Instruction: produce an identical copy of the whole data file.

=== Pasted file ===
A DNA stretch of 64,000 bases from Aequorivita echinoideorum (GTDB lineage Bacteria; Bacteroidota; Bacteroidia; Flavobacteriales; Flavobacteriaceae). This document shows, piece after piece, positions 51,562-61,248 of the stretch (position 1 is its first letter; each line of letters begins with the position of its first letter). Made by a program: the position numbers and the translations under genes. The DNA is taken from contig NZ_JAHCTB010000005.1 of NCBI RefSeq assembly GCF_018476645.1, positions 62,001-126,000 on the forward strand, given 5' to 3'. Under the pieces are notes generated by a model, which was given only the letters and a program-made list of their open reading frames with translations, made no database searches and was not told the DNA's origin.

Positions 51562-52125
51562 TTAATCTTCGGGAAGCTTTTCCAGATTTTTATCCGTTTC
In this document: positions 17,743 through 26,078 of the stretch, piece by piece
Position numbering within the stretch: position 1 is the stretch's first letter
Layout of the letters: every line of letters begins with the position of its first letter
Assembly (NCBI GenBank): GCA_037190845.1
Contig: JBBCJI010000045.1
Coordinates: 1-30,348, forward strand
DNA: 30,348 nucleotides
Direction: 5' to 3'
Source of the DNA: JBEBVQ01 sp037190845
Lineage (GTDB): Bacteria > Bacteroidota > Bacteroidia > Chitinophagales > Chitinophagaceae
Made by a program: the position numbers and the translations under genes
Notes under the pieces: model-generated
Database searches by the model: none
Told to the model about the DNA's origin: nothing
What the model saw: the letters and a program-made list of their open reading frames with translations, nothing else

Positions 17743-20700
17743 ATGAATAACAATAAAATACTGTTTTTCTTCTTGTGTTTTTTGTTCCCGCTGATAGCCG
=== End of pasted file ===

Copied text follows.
A DNA stretch of 64,000 bases from Aequorivita echinoideorum (GTDB lineage Bacteria; Bacteroidota; Bacteroidia; Flavobacteriales; Flavobacteriaceae). This document shows, piece after piece, positions 51,562-61,248 of the stretch (position 1 is its first letter; each line of letters begins with the position of its first letter). Made by a program: the position numbers and the translations under genes. The DNA is taken from contig NZ_JAHCTB010000005.1 of NCBI RefSeq assembly GCF_018476645.1, positions 62,001-126,000 on the forward strand, given 5' to 3'. Under the pieces are notes generated by a model, which was given only the letters and a program-made list of their open reading frames with translations, made no database searches and was not told the DNA's origin.

Positions 51562-52125
51562 TTAATCTTCGGGAAGCTTTTCCAGATTTTTATCCGTTTC
In this document: positions 17,743 through 26,078 of the stretch, piece by piece
Position numbering within the stretch: position 1 is the stretch's first letter
Layout of the letters: every line of letters begins with the position of its first letter
Assembly (NCBI GenBank): GCA_037190845.1
Contig: JBBCJI010000045.1
Coordinates: 1-30,348, forward strand
DNA: 30,348 nucleotides
Direction: 5' to 3'
Source of the DNA: JBEBVQ01 sp037190845
Lineage (GTDB): Bacteria > Bacteroidota > Bacteroidia > Chitinophagales > Chitinophagaceae
Made by a program: the position numbers and the translations under genes
Notes under the pieces: model-generated
Database searches by the model: none
Told to the model about the DNA's origin: nothing
What the model saw: the letters and a program-made list of their open reading frames with translations, nothing else

Positions 17743-20700
17743 ATGAATAACAATAAAATACTGTTTTTCTTCTTGTGTTTTTTGTTCCCGCTGATAGCCG